Finding Brogdon in Sydney

This will be a short one, as it’s not about finding wonder through wildlife or nature.

We’ve camped almost every night of our journey. We’ve stayed at one hostel, and at another hostel that turned out to be a hippie commune. That’s a story for another time.
I’m now downtown Sydney, in a hostel called Elephant Backpackers- an old, ex-hotel, run by travelers in their twenties. This weathered building sleeps over 200 kids every night. I ate dinner in a “dining room” where people yelled, laughed, and cooked their own meals. Afterward, my friends and I were invited into the TV room by a random French guy to play Fifa.

The TV room in all of  elegance

My bunkroom is shared with eight other people, the city bustling outside our window. I feel like a freshman at Texas State University, in a big, new place full of people from everywhere. A place where I haven’t yet earned my stripes. It’s refreshing.
The building is old and smelly. Paint peels off of the graffiti-coated walls. We busted out laughing when our friend Mike, from the UK, didn’t know how to ask the random girl he found sleeping in his bunk to move.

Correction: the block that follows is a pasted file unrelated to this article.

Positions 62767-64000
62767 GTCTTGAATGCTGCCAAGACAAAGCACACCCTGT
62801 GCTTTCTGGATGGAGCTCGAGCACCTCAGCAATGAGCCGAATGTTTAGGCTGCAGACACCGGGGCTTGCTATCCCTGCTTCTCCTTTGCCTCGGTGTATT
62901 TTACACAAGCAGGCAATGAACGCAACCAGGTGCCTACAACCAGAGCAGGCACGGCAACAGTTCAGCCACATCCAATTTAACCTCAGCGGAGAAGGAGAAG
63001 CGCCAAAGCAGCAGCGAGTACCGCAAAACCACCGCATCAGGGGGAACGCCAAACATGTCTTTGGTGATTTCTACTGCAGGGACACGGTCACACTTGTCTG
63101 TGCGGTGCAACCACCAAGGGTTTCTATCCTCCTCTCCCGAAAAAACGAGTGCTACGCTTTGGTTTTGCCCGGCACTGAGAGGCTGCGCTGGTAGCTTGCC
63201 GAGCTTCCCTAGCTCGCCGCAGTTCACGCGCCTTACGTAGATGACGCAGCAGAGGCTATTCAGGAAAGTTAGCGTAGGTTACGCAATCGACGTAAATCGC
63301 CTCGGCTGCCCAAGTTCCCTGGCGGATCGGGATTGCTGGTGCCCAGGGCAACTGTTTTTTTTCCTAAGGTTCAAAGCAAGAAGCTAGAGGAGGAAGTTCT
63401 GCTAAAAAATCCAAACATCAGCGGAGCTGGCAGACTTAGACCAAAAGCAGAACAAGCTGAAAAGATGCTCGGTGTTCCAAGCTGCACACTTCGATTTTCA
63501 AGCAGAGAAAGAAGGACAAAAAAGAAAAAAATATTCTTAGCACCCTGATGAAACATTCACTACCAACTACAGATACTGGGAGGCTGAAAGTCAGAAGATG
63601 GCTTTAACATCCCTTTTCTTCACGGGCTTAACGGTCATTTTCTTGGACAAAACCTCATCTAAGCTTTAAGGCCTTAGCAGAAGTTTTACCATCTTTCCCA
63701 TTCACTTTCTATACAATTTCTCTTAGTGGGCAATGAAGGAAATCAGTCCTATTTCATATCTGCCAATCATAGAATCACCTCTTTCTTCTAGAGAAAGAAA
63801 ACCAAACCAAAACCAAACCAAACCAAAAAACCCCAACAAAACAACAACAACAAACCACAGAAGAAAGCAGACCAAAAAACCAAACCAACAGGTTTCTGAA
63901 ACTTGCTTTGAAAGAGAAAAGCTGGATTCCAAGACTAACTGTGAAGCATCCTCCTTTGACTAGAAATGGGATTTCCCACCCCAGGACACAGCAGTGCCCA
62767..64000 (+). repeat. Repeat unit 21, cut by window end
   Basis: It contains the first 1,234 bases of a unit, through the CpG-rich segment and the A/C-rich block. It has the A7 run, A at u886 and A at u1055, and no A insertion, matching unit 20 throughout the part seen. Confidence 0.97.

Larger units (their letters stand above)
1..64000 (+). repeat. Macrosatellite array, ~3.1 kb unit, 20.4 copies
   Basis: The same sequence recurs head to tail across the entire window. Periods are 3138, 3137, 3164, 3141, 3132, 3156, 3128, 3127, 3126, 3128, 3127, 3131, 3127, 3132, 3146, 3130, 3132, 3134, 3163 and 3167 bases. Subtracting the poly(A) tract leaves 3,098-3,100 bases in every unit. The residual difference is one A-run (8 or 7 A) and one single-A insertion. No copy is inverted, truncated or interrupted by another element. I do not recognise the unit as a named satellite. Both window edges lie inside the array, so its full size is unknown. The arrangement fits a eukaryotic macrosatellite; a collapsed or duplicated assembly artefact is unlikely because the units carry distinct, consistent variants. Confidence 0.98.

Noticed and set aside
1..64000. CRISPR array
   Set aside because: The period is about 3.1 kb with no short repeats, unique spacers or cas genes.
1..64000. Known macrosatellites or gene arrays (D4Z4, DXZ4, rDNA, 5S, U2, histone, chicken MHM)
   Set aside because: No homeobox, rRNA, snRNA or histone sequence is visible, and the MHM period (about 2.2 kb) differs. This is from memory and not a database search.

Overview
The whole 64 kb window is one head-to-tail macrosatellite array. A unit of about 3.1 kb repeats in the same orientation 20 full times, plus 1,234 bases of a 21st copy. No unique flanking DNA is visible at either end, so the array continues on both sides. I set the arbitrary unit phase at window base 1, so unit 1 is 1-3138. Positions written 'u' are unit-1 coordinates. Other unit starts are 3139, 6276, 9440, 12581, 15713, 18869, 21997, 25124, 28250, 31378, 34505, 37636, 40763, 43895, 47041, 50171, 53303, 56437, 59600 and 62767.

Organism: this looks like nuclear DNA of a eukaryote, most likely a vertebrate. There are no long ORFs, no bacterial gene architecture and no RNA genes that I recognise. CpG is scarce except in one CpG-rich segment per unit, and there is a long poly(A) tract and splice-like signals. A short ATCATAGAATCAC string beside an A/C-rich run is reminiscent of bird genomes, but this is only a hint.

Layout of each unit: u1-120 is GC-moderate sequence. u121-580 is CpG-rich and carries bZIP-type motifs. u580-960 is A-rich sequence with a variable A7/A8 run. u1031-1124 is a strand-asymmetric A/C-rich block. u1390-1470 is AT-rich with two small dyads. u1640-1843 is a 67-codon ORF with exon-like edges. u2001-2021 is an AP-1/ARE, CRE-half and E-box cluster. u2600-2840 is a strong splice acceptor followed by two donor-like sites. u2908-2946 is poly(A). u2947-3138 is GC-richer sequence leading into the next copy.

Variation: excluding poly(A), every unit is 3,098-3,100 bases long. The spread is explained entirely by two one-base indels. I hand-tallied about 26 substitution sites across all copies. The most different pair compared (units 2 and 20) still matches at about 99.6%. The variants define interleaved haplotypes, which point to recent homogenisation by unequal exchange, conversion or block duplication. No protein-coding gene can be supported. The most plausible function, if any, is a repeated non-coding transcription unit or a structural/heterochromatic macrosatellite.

This place is as clean as any four-story building operated by traveling children will be. I’m running around with no shirt or shoes, while cigarette smoke and foreign languages float around the outside windows. The girls in my room line chocolate and ramen noodles on the window next to their bunks.

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As I walk toward the showers, I noticed people’s shoes lining against the wall in the florescent-lit hallway. On the shower ceiling, I found black mold, and I smiled. All the imperfections of this building give it so much character. My old freshman dorm, Brogdon Hall, had rickety pipes that kept us up all night during the winter. Mold, mildew, and community toilets forced us away from our (lack of) amenities, and into downstairs to the lobby. To bond over the building. To met, and to fall in love.

Brogdon built my college career. My best friend, whom I met in Brogdon, has been my roommate for six years and is now in Australia with me. The young lady who helped me create the H.E.A.T. non-profit was one of the first people I met in our dorm. I keep in touch with all of my Brog Dogs to some extent. I owe so much to that community, and this old hostel downtown Sydney has the same magic floating through its hallways. Goodnight Sydney, Australia.

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